This is all well and good, but does this tablet perform? The short answer is yes, it performs extremely well. The long answer is more complex. It contains a Qualcomm Snapdragon S4 Pro quad core CPU running at 1.5GHz, an APQ8064 to be precise. This is a processor which has now been superseded but it is still a real powerhouse and has no problem running everything you can throw at it including high end 3D games. The 2Gb of RAM contributes to super smooth multi-tasking and an overall pleasurable experience.

The device I used was the 32Gb model, providing plenty of internal storage for all your videos and music along with lots of apps and games. Should that not be enough, there is always the micro SD card slot which can accept cards up to 64Gb in size. There is also a 16Gb variant available which is the one I would buy, saving enough money for a high capacity storage card and a MHL cable too.


Should you be so inclined, you can use the 8.1 megapixel camera on the back of the Z to snap pictures whilst out and about. Personally, I would keep that kind of activity behind closed doors - it is not a good look! Nonetheless, it is there and it is of passable quality. It is not great, and not a patch on any phone I would carry with me these days, but it is reasonable. Of more use is the 2.2 megapixel front facing camera which is of good quality and very nice to use for video calling.

Such a slim and light tablet must have some compromises and that hits hardest when we start to discuss battery life. The Z includes a 6000mAH battery which is quite a bit smaller than that in the Nexus 10 for example. So how does it perform? Well, slightly better than you might expect. In use, I consistently got around seven and a half hours of continuous use. That was always over a couple of days too, so included some standby time and is a very acceptable result. It may not be the best, but it is good. Annoyingly, Sony ship a charger that whilst outputting more power than the typical phone charger, still isn't powerful enough. It takes nearly five hours to charge the Z and it is awkward to use while charging.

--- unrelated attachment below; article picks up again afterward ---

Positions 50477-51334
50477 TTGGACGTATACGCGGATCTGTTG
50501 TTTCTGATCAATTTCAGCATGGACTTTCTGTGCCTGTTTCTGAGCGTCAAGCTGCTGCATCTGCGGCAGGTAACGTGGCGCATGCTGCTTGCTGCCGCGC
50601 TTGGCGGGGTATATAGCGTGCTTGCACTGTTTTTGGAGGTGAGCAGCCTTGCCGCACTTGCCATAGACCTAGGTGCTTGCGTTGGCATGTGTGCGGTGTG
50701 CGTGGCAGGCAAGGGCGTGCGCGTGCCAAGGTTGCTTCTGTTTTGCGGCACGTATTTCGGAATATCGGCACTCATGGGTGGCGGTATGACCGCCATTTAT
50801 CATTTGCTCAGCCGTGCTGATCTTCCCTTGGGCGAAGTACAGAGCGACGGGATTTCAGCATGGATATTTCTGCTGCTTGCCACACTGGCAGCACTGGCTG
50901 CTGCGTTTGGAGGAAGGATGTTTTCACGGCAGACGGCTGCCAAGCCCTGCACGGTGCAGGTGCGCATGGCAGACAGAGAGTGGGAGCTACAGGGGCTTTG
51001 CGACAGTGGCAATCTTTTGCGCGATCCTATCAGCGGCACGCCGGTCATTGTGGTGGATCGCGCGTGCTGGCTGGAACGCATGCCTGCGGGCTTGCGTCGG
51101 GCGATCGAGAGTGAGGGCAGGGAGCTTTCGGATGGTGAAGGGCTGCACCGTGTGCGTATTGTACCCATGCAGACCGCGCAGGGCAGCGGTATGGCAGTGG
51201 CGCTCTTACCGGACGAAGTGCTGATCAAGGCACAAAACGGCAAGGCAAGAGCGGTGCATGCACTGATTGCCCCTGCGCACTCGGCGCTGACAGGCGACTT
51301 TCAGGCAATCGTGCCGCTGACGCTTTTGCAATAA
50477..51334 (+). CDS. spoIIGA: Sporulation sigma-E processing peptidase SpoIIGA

Enough about the hardware, what about the software? The Xperia Tablet Z comes with Android 4.1 and Sony's custom skin which is actually very attractive and useful. It starts with Sony's font which is clean and smooth. It is not better than Roboto, but it is nice in its own right.


The home screen is rather excellent. It uses the Android tablet layout with the soft buttons in the bottom left corner and the clock and notification drawer available from the bottom right. Sony have provided a nice simple range of themes with wallpapers designed to show off their great screen.


There are lots of nice features from the way that Sony has customised how you organise your home screens to having quick shortcuts - a bit like an omni-present dock - which is actually across the top next to the persistent search box and can fit four apps.


The app drawer can be organised as you would like including putting apps into folders which is a neat touch. Apps can also be organised alphabetically or by recent downloads. Why that isn't part of stock Android is beyond me.


Sony have quick apps, like many tablet skins do. Just tap a little icon at the bottom of the screen and the options appear. You can choose to add widgets from any app here too which is genuinely useful. Next to that icon is a quick shortcut to Sony's IR app allowing you to use the IR port included on the Z. Any app can go in this position which is another useful touch. Talking of that IR app, it works well and is easy to setup with details for your TV and set top box. Of course, it can also learn the correct signals for any device not in Sony's database.


The settings are lightly skinned. There are various power save options including a stamina mode which does seem to have a small impact on battery. Like most of these things, battery life isn't massively impacted, only slightly. A really useful option is the ability to show the battery percentage in the notifications area, whilst another which is my personal favourite is the ability to unlock the device with a double tap on the screen! Very cool.

Sony provide a wide range of apps on the Tablet Z. They have their own music and video stores along with their own Playstation games store of course, and great integration with your PS3 controller of course! These are the same as those available on the Xperia Z phone which Paul detailed at length in his review.

So where does all this leave us? Quite simply with the best 10" Android tablet available in our opinion. It is light and slim, delightful to hold and use and has a quality feel. It is fast and responsive with a lovely screen and a decent skin on top of Android. Sony provide useful built in apps and a good range of connectivity. The stereo speakers are a nice touch and the IP57 rating may well be appealing to you.